Rembrandt Peale (Born 1778) was an American painter born in Bucks, Pennsylvania. He was also a writer and portraitist who specialized in the production of portraits of prominent figures in the post-Revolutionary US and Europe. His father, Charles Willson Peale, was also an artist, a portrait painter, and Peale together with his brother Raphaelle, inherited his painting skills after he retired from the profession in 1794. While his brother became better known for his graceful still-life compositions, Peale carried on his father’s mantle in portraiture. Peale studied in London with Benjamin West, the American expatriate painter, and emulated the sculptural Neoclassical style of his father in works such as his 1805 portrait of Thomas Jefferson - the artist’s best existing portrait and the acknowledged masterpiece of Jefferson. Peale continued training at the Royal Academy in London. He lived in Paris between 1808 and 1810, where his work was admired by the renowned Neoclassical artist of the day, Jacques-Louis David.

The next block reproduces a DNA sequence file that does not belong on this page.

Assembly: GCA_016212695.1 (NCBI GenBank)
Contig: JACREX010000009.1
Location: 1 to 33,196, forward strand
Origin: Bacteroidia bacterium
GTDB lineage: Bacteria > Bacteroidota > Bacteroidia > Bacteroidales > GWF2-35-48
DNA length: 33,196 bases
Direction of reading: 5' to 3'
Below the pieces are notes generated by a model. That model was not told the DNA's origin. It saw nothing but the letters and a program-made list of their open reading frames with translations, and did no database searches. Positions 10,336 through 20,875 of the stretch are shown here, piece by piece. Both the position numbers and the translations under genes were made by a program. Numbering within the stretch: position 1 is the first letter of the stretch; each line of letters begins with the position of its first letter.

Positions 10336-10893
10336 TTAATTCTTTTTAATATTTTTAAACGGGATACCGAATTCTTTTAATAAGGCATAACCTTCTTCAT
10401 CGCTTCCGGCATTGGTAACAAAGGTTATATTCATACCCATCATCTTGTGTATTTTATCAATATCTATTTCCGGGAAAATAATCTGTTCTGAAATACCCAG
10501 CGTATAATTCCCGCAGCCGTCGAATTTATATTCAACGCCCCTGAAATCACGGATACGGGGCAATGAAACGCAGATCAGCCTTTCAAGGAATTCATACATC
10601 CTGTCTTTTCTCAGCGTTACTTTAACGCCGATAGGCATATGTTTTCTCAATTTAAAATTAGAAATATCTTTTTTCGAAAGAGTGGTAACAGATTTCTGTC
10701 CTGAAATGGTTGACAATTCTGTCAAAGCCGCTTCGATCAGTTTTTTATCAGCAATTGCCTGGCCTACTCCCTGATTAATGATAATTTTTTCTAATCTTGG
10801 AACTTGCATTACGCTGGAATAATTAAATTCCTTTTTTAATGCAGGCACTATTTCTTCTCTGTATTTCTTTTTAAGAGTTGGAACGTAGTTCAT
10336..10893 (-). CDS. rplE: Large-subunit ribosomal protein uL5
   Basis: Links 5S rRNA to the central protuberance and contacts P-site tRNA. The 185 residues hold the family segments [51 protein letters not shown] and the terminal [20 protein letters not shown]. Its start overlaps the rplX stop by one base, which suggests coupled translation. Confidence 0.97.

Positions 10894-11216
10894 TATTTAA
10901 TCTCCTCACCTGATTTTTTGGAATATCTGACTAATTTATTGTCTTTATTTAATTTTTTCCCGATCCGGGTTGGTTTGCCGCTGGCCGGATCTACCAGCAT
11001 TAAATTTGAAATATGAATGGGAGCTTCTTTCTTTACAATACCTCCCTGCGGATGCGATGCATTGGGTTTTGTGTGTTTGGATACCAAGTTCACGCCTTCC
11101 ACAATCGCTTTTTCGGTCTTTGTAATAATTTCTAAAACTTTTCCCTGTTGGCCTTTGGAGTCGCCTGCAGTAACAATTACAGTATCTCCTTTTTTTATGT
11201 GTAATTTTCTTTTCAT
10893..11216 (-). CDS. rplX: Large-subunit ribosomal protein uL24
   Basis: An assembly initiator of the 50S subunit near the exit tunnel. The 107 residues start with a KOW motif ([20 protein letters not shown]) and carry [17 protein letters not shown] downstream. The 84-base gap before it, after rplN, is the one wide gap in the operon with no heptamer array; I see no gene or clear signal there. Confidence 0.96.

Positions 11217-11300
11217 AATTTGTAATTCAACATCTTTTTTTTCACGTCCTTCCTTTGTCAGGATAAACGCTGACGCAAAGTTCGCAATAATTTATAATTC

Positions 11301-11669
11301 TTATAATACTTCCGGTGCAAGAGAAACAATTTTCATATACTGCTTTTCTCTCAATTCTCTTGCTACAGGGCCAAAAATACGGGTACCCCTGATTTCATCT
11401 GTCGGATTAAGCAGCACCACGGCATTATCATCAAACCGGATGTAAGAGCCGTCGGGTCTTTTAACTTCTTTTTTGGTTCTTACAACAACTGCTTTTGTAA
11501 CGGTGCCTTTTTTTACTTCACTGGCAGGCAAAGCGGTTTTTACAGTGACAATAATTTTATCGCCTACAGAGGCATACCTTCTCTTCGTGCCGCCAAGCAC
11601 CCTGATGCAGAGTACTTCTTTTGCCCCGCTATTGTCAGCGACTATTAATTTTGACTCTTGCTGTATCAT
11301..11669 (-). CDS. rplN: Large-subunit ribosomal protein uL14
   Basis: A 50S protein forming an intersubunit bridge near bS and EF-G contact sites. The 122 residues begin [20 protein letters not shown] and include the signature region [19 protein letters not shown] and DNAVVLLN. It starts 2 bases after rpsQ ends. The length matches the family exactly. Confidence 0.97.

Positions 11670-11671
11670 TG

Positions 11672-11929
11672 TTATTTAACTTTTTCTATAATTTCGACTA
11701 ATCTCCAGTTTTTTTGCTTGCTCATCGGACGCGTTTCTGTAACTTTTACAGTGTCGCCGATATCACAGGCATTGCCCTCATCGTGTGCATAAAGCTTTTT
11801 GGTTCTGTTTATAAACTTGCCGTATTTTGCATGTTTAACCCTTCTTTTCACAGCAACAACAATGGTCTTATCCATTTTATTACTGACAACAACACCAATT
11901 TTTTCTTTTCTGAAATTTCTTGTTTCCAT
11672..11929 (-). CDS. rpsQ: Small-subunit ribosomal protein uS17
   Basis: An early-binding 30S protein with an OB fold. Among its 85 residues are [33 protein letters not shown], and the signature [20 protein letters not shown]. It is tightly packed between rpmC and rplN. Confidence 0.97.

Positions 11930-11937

Napoleon offered Peale the post of court painter. Probably because of some unfavorable criticism, Peale stopped painting for several years, and in 1814 he opened a portrait gallery and museum in Baltimore, Md., which he named as the Baltimore Museum. This is where Peale exhibited the first works to be illuminated by gaslight. In 1822 Peale sold his museum; it is now is devoted to local history and is known as the Peale Museum. When he started painting again he turned to formal subject pieces because he wanted to move beyond portraiture. The artist culminated this phase of his painting with a piece titled “The Court of Death” in 1820. He exhibited this piece throughout the country.